The Holistic Approach
Holistic approaches can be grouped into three categories: body work (massage, chiropractic, and acupressure); nutritional support (herbs, vitamins, and nutritional supplements); and energy work (acupuncture, homeopathy, magnetic therapy, lasers, Bach flowers, infrasonic therapy, and Reiki). But the list goes on: applied kinesiology, which uses muscle testing to pinpoint allergens; NAET (another allergen identification approach); aromatherapy, osteopathy, and shiatsu (similar to acupressure); and myofascial release (massage and stretching to release tight/restricted muscle and connective tissue) are among many.
What is alternative medicine?
Alternative medicine refers to diagnostic and treatment approaches not commonly taught in depth in traditional medical/veterinary schools. These may include nutritional supplements, herbal medicine, homeopathy, chiropractic care, and acutherapies.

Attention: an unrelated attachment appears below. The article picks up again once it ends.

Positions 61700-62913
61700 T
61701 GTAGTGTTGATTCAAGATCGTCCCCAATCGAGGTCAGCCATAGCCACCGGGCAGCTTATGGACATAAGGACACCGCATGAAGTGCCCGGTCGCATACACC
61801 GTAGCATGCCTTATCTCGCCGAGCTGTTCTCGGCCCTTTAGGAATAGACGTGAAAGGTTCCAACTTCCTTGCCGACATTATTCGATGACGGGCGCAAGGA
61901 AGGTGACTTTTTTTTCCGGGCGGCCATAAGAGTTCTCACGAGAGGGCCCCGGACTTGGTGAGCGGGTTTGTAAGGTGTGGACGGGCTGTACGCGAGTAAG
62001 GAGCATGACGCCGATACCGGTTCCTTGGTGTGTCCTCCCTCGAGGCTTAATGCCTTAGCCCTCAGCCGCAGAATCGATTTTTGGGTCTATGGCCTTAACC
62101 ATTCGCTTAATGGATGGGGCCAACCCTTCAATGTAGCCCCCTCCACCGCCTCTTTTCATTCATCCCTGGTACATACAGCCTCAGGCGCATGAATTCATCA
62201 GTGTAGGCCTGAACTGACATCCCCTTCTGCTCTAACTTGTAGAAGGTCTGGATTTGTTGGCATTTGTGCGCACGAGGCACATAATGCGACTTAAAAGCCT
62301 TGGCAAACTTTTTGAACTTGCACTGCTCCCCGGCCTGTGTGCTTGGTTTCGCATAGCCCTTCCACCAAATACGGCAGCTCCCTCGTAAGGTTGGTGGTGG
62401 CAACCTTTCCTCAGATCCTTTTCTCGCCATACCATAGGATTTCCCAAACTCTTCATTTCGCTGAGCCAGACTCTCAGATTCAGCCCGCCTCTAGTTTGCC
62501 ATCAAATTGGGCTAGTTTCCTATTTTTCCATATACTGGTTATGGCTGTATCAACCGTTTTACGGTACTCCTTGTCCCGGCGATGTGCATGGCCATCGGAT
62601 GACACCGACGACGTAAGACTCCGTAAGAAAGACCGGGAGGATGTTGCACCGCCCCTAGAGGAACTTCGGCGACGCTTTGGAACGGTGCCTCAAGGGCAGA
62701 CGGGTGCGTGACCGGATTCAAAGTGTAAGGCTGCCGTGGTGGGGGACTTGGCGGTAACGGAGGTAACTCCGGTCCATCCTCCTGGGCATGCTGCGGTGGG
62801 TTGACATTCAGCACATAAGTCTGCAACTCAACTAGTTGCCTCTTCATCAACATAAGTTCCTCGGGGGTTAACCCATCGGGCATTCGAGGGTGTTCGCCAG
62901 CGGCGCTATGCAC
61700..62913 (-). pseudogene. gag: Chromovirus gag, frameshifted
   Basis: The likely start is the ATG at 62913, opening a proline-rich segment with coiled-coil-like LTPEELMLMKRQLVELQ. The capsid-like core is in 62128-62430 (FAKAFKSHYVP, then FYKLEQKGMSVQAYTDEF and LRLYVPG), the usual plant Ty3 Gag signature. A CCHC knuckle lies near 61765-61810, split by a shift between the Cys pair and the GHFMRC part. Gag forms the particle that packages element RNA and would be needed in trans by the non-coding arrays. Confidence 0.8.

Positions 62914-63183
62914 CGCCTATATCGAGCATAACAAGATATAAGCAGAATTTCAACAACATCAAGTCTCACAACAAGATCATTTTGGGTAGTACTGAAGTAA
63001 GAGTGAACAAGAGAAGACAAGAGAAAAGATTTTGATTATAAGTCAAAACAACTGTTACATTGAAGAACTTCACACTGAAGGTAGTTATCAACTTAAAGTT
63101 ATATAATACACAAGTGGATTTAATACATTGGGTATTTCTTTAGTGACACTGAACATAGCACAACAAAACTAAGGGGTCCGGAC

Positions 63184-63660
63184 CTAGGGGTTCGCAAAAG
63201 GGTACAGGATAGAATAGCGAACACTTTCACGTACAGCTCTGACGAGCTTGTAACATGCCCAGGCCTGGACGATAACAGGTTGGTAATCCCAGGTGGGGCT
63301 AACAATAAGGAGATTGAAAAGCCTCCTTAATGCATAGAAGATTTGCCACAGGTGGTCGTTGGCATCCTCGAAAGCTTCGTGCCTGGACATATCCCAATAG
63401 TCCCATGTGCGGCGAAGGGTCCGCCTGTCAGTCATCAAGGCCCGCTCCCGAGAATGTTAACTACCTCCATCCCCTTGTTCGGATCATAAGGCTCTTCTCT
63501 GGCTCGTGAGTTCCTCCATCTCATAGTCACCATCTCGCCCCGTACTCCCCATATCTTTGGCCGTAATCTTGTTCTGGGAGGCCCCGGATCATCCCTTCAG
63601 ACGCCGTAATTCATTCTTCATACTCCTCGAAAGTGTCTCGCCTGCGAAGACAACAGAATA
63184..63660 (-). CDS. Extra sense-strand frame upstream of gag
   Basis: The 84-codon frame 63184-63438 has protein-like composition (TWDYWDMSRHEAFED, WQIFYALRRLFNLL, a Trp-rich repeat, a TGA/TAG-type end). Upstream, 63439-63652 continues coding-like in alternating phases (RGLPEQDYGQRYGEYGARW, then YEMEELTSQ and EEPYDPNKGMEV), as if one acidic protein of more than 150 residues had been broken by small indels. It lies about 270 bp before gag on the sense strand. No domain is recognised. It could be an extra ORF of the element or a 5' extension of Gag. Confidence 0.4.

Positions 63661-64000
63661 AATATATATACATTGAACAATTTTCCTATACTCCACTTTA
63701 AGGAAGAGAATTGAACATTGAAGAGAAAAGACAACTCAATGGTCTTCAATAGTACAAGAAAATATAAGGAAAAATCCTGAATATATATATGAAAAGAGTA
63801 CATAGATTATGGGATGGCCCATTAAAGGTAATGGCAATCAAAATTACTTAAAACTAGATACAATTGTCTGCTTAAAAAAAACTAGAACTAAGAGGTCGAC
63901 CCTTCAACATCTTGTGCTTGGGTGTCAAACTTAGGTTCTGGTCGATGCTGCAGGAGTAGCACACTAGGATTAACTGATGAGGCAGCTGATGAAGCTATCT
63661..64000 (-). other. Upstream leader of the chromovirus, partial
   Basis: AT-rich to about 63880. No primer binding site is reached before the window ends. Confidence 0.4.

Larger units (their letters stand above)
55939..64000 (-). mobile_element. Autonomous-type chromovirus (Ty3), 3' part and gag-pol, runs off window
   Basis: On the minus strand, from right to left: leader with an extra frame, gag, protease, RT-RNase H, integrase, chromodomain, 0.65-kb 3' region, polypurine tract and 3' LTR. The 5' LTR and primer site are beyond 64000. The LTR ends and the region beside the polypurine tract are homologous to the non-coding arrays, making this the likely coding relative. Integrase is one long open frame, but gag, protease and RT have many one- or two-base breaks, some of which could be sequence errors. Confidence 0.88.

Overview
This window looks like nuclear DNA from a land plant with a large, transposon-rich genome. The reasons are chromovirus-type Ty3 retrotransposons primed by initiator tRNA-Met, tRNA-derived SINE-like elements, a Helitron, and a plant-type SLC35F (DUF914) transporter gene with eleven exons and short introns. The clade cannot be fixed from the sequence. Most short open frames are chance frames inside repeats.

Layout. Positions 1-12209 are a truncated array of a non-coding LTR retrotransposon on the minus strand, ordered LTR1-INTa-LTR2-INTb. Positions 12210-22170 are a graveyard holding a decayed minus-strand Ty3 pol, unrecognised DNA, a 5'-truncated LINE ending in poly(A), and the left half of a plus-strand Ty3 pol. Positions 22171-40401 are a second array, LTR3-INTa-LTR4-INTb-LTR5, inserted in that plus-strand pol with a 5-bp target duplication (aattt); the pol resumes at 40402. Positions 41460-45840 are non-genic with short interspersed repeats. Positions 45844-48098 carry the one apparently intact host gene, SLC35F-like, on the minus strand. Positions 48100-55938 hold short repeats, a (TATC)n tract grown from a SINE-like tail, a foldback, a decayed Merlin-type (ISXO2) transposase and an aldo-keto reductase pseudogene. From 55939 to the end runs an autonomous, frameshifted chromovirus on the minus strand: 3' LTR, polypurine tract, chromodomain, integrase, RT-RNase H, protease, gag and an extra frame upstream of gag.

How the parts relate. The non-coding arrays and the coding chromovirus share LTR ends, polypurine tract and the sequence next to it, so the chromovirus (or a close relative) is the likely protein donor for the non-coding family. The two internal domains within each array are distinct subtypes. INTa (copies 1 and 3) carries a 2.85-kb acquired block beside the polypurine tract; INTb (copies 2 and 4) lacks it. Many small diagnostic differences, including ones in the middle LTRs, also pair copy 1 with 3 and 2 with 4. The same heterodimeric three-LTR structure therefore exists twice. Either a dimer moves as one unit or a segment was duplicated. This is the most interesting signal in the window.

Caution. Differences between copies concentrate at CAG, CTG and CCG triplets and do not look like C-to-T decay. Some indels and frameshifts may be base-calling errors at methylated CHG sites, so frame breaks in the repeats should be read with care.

Here are some suggestions for finding a holistic practitioner:
Ask your veterinarian for recommendations.
Ask at local barns.
Check bulletin boards at tack shops, feed stores, health food stores, natural pharmacies, and herb shops.
Contact holistic veterinary organizations, such as the following, to find local practitioners:
Academy of Veterinary Homeopathy (AVH):
American Holistic Veterinary Medical Association (AHVMA):
American Veterinary Chiropractic Association (AVCA):
International Veterinary Acupuncture Society (IVAS):